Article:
7. That's been my understanding of how it works. When you have "Place of Performance Unknown at Award" (in my case, "nationwide") the CO literally cannot provide wage determinations without the contractor requesting them. The DOL site certainly makes it sound like federal contractors have a responsibility to comply with WD's regardless of whatever their contract may or may not say. It makes sense: would DOL want to adjudicate terms of a contract every time they cite a vendor for SCA violations related to that contract? Probably not. (e.g., I have a branch chief who considers himself God's Gift to Contracting and therefore has granted himself the exclusive right to make up T's & C's and insert them in random places throughout a contract. I have no doubt he's re-written SCA clauses to fit his demented worldview. This guy thinks 16.505 Orders against a SA IDIQ is 'source selection' so I wouldn't put anything past him.) My point being that DOL needs a straight line to enforcing WD's that doesn't rely on a winding path through contracts of questionable legal sufficiency. There's also the 'living document' principle similar to a QASP in that it's expected to change and as long as you have the proper QA clauses in the contract which reference the QASP, the fact the actual source document is not incorporated into the contract is irrelevant. The burning question in my mind is why DOL doesn't just publish the rates publicly and why my contract doesn't just say "comply with the published rates". What is the point of playing hide-the-ball with DOL wage determinations? My "nationwide" wage determination files were so big they almost broke the internet when we tried to email them to the vendor. So 1990's.
  8. Just the growth in the 52.212-5 required "commercial" clauses is enough to make you want to give up on any hope of better days to come.
  9. So now presumably the concept of "unenforceable clauses" will be taught in CON 090. And Pfizer has just admitted they had zero data proving that vaccinations slowed the spread of the virus which was the alleged impetus behind the entire EO. This is why we can't have nice things.
  10. It's important to understand that most contractors don't have closets full of Engineers with price tags attached to their foreheads waiting to be deployed, who are then chosen based on how well their price tags fit the contract. Even when I worked for IBM, we assumed there was going to be targeted hiring taking place for a big contract even though we had 100,000 staff to choose from. The Rule of Thumb at the time was to sub out any position <$100/hr, so there are also issues of rate floors below which a firm is losing money (IBM literally used smiley faces on P&L reports regarding individual rate margins on specific personnel: frowny faces were the money-losers). Sometimes the contractor just has to take that $300 rate for the internationally-recognized PE with 20 years of experience out of their margin, which is still cheaper than failing to deliver. So as Vern says, it's a very complicated issue and goes straight to the risk assumed by both parties - how to balance the need to provide qualified personnel while also remaining "fair and reasonable" pricing in the proper context. Neither contracting party has an interest in using substandard personnel just because they are cheap, and no one can be forced to work for a particular wage (something many COs seem to forget after decades as Feds) so it's a delicate balance of risk and reward. Now that I'm wearing my CO hat again, If I was still with DoD I would be engaging with DCAA, but because I'm not with DoD anymore, it's definitely a problem when you don't have someone who can look at a vendor's books and make a reasonable judgement based on experience and recognized benchmarks. In short, it's an art as much as a science, and a lot of judgement is involved. For the CPFF SA 16.505 Order I just awarded I was lucky enough to have audited base year rates (such as they were...) as a basis for reviewing escalations, which somehow averaged only 5% since September 2021(!). Considering the Federal Reserve is showing 7% wage growth year-over-year, that analysis was fairly straightforward. As a contractor, I liked to think about the process as akin to drawing a best-fit line through your aggregate personnel cost/rate projections and then managing the contract so as to beat those projections.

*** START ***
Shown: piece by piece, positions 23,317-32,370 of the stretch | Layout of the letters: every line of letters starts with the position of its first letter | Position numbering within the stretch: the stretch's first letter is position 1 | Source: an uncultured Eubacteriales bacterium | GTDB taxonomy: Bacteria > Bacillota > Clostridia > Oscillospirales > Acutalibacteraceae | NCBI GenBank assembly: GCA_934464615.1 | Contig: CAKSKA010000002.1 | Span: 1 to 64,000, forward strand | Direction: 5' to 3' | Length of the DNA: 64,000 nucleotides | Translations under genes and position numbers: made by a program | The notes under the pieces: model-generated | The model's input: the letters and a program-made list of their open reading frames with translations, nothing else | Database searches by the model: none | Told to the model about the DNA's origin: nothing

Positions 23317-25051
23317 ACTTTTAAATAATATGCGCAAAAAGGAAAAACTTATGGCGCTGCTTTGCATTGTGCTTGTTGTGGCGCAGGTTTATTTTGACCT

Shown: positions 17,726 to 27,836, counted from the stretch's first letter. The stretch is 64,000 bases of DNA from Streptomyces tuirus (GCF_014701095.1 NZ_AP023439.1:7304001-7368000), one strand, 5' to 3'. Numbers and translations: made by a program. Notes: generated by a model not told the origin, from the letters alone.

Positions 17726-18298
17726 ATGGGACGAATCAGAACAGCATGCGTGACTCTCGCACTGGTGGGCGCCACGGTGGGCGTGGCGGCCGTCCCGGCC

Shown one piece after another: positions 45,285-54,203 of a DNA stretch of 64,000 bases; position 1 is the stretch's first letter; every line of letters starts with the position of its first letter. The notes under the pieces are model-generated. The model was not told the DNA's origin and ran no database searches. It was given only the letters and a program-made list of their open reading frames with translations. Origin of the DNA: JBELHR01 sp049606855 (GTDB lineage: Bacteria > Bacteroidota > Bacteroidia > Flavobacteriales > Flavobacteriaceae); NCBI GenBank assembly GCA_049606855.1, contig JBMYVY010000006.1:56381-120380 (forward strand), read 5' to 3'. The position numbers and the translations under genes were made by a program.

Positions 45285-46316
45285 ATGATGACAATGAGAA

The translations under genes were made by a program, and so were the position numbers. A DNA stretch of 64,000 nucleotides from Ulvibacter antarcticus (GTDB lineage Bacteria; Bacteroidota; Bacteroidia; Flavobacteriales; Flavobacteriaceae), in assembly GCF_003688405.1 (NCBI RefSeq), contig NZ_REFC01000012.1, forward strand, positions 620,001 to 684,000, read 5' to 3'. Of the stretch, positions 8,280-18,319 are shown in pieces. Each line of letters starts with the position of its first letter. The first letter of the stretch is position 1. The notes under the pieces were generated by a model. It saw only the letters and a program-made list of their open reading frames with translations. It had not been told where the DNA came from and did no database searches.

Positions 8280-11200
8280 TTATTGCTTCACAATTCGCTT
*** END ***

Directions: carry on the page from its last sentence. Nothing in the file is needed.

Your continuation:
11. It's worth noting that the portion of the GDP devoted to defense spending has dropped since Eisenhower's warning. A lot: U.S. Military Spending/Defense Budget 1960-2022 | MacroTrends Also, as a grad of the GWU Public Policy program, I can also add that there was a sea change during and after WWII whereby the Government moved from being a maker of things to a buyer of things, which was viewed with great trepidation at the time. Doesn't discount anything he had to say of course, but context is important. (Ike had zero combat experience at the time he was appointed Supreme Allied Commander. I didn't know that until a couple days ago.)
  12. "Amusing" doesn't even begin to describe it. Regarding lawyers: "it is unfair to judge the entire profession by five or six hundred thousand bad apples." "These cases are often handled by informal but effective sanctions. For example, if you fail to pay your exorcist, he could have you repossessed." That is positively EPIC! 😆🤣🙄
  13. So keeping the current suppliers with the revised terms was in the best interest of Airbus and therefore has objective value. Makes sense to me.